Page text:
Initial proposals for the reform of witness statements are due to be considered by the senior judiciary in November, a High Court judge said this week.
Mr Justice Baker, a member of the Witness Evidence Working Group, told delegates at the Law Society’s Commercial Litigation Conference on Tuesday that the group has now completed its report, which is due to be considered by judges at a ’higher pay grade’ next month.
Baker, who stressed that he was giving his own individual views, revealed that the group has proposed the formulation of an ‘authoritative statement of best practice’ for preparing witness statements, based on ‘what witness statements are supposed to be in the light of what a properly conducted evidence in chief ought to be’.
He continued: ‘That statement of best practice should come with a more fully developed witness statement of truth – a factual witness statement of truth - under which the witness, as best they can, and having had the position explained to them, can confirm that they have understood the proper objectives of the witness statement they have signed - and the appropriate practices that should have been followed in relation to preparing it.’
Baker said this should be accompanied by a ‘solicitors’ certificate of compliance with the rules, the relevant court guide and the developed statement of best practice’.
Other proposals contained in the working group’s report include the encouragement of a ‘specific discussion’ at case management hearings of whether ‘old-fashioned’ oral examination in chief might be appropriate for ‘particular witnesses or topics’.
The working group also proposes that, in the Commercial Court at least, judges will no longer approve page extensions to witness statements. ‘Those preparing and serving witness statements that are longer than 30 pages will in general do so at their client’s risk as to costs and criticism,’ he warned, adding: ‘We have in mind more often and more readily to apply costs sanctions and express judicial criticism where it is concluded that the rules, practice directions and guides have not been followed in any significant way and that had had a significant impact.’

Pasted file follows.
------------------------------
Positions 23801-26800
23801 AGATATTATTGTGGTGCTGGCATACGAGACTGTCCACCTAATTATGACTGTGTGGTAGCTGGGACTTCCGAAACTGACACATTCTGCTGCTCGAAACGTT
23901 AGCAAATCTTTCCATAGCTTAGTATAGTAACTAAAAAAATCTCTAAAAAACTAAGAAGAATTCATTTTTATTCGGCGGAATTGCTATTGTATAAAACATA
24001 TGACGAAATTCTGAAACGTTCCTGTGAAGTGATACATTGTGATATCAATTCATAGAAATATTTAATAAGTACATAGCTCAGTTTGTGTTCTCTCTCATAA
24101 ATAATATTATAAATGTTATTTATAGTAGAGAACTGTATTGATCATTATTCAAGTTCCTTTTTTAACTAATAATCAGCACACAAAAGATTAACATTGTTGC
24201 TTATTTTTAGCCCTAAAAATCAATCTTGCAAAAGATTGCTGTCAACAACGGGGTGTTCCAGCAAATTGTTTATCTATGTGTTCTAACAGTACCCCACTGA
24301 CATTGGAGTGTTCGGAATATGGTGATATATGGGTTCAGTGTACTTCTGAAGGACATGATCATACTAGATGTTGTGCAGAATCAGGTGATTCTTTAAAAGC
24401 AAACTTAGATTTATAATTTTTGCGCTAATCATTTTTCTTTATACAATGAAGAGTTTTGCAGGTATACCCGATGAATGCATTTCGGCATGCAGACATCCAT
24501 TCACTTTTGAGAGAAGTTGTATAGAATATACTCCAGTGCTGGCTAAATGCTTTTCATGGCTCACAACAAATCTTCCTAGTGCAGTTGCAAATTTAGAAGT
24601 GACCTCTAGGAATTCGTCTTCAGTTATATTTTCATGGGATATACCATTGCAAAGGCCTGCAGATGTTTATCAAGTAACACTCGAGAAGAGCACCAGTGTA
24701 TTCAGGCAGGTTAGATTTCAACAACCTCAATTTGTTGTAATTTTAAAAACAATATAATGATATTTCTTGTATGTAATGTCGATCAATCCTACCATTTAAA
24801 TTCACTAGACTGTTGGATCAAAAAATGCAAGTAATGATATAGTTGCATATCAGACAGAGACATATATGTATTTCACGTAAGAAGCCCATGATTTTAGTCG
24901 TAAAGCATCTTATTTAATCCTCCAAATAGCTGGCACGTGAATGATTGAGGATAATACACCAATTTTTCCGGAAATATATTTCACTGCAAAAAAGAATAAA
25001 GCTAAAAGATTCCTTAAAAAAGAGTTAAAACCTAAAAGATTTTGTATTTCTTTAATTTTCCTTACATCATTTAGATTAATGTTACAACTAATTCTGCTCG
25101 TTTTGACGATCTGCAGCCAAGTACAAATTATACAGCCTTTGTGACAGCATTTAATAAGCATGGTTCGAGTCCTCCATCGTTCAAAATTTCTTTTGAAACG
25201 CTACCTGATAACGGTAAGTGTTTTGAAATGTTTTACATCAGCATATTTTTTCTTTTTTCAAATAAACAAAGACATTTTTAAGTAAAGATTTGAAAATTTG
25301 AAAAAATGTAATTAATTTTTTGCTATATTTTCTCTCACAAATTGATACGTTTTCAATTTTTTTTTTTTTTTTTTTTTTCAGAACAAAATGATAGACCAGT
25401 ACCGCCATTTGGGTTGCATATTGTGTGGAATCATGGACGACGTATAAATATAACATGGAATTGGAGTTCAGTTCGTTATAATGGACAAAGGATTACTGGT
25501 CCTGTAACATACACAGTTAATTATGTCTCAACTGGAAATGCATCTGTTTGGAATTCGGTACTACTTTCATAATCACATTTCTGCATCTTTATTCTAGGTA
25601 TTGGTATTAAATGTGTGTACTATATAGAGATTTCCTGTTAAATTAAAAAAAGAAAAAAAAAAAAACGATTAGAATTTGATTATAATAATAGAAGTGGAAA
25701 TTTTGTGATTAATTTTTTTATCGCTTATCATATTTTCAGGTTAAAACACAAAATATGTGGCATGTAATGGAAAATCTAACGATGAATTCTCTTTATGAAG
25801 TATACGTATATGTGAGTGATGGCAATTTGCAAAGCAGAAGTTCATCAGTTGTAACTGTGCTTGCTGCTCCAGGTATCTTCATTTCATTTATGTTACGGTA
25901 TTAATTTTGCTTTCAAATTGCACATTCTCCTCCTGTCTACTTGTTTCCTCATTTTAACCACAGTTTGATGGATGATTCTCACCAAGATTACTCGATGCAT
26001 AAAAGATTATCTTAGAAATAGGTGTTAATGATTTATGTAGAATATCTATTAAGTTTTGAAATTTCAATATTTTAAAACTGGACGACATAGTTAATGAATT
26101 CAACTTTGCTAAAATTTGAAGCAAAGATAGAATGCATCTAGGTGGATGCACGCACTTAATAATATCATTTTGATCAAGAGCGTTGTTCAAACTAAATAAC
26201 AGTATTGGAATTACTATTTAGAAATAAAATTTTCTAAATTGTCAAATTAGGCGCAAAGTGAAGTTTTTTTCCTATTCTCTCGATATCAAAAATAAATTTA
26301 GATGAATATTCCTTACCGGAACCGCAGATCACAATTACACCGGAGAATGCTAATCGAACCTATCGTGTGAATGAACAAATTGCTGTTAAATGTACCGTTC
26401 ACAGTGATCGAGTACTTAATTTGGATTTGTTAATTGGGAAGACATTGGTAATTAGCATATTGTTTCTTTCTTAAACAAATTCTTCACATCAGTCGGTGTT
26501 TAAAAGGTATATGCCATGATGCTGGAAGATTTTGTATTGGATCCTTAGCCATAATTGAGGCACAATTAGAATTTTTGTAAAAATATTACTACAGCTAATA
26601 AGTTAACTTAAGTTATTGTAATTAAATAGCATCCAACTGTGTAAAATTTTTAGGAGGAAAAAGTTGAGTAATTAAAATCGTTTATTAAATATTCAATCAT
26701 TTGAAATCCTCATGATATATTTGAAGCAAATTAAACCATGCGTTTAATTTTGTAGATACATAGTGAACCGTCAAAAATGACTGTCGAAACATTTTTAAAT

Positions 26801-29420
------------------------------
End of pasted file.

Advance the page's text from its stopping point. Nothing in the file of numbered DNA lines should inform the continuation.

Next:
Baker added that where there are difficulties with witness statements that would warrant a costs sanction, parties should be ‘encouraged’ to raise this with the trial judge.
Mr Justice Baker said that in relation to witness evidence reform, it was now a case of ‘watch this space’, to see which of the working group’s proposals would be taken forward by the senior judiciary and ‘launched upon’ the profession at some stage.
He added: ‘The real solution to all of this has to lie with what solicitors and barristers are taught. How well are we teaching new entrants to the professions the rules of evidence that define what a witness statement should look like?… What, if anything, are we teaching of the neuroscience of memory, its fragility, and its potential for corruption?… Education has to be the key.’
The witness evidence working group was established last year to examine potential reform following concerns expressed by business clients that witness statements had become ‘overlawyered’ and expensive to produce. Some more radical ideas originally raised by the group for feedback, which have not ultimately been taken forward, included: abolishing witness statements altogether and returning to oral examination-in-chief; moving to US-style pre-trial ‘depositions’; and lifting privilege in relation to the production of witness statements.